Bush's "top gun" landing on the aircraft carrier was scripted 0adown to the last second. An advance team spent days on the ship preparing for 0athe event. And when Bush finally arrived, he brought an entourage of 75-100 0apeople with him. The carrier had to stay out at sea an extra day so that Bush 0acould do a "sleep over" with the troops. Not only did this delay their reunions 0awith their loved ones an extra day, but it cost taxpayers a cool $3.3 million (the cost of keeping a carrier task force afloat for one day).
The New York Times reported that Bush's speech was timed to 0acoincide with what image-makers call ''magic hour light.'' As one aide noted, ''If you looked at the TV picture, you saw there was flattering light on his 0aleft cheek and slight shadowing on his right.It looked great.''
But with casualties mounting and confidence lagging, it seems 0athat the American people are finally able to say- "image isn't everything." Bush 0amight look great, but the mission is far from accomplished, and in the mean time 0awhat is it costing us?
It does not take much digging to find overwhelming evidence that 0athe "mission" is not "accomplished."
Bush recently commented that military spirit was high and 0aobserved that life in Iraq "is a lot better than you'd probably think. Just ask 0apeople who have been there." He said.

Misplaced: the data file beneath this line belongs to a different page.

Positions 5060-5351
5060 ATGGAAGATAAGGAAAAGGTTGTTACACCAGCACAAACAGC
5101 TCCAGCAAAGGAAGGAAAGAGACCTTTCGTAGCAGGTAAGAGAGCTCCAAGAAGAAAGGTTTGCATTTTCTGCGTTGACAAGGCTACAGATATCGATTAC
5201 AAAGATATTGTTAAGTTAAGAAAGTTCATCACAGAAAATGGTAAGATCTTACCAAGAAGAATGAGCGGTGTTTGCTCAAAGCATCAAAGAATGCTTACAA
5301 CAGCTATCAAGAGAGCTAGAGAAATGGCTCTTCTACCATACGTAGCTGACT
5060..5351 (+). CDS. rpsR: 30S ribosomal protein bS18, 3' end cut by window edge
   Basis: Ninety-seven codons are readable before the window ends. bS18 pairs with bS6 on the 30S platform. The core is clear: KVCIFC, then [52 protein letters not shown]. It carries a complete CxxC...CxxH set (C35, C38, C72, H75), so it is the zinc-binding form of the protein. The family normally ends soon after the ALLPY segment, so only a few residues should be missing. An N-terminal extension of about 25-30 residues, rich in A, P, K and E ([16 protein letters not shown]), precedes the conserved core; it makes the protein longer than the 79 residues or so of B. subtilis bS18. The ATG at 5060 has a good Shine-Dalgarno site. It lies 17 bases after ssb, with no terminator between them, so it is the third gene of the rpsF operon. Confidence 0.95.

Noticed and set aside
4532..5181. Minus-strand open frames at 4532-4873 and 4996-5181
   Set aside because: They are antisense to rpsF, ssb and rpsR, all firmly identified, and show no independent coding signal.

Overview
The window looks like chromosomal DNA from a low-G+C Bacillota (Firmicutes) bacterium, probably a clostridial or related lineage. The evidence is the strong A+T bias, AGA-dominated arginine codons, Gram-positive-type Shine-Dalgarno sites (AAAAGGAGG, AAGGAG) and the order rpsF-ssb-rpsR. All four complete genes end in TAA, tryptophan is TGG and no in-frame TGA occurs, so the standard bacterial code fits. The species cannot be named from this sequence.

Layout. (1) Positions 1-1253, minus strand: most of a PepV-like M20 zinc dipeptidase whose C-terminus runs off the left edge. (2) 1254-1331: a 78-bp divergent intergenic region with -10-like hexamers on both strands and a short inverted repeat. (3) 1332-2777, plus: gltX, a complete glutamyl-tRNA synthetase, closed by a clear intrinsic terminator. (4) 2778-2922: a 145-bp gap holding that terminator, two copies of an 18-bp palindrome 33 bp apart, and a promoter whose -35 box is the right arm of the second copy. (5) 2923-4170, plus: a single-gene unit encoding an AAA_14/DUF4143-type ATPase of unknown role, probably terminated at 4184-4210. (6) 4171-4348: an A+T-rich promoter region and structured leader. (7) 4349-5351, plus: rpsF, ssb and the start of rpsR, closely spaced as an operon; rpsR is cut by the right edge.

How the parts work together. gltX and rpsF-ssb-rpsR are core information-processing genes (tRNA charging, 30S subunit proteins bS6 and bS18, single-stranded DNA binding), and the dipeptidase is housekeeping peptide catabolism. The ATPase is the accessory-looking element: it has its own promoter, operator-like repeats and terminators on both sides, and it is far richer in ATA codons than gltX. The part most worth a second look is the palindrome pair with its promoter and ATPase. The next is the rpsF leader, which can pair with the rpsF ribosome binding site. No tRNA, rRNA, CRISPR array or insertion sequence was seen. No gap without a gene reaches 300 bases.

Stars and Stripes did. The magazine, which is funded in part by 0athe Pentagon but retains editorial autonomy, conducted a survey of U.S. troops 0ain August. Their findings contradict the President's. Half of those polled said 0athat their morale is low, they are inadequately trained and they do not plan on 0are-enlisting when their tour of duty is up.
One third were critical of the way the administration is 0aprosecuting the war, saying that the their mission lacks clear definition and 0athe war in Iraq has little or no value.
The "The Ground Truth" series is online at http://www.stripes.com/morale/
For some, the spartan living conditions, the separation from 0afamilies, and the danger, stress and precariousness of living in a war zone has 0acaused severe mental distress and even led some to suicide. The Army has sent 0a478 soldiers home for mental health reasons, and has recently reported that at 0aleast 11 soldiers have committed suicide in Iraq in 7 months.
According to USA Today the Army is investigating at least a dozen 0aother deaths as possible suicides. This issue is starting to gain some attention 0ain the press, but it took months for the military services acknowledge they had 0aa deadly morale problem on their hands.
In the numbers game played by politicians, the wounded and 0anon-combat casualties get discounted and ignored. The Pentagon has been 0areporting only the combat casualties- not deaths from accidents, friendly fire, 0aand suicide.
The Pentagon has held off on reporting the number of wounded 0asoldiers, creating a major gap in reporting on the war. In late October, Stars 0aand Stripes reported that the Landstuhl Regional Medical Center in Germany had 0atreated 7,381 wounded American soldiers.
Maybe the saddest irony of this attack is that the soldiers on 0aboard the Chinook were beginning a "sanity break" but instead they became the 0alatest casualties in this insane war.
Frida Berrigan is a Senior Research Associate at the World 0aPolicy Institute's Arms Trade Resource Center. She can be reached at email@example.com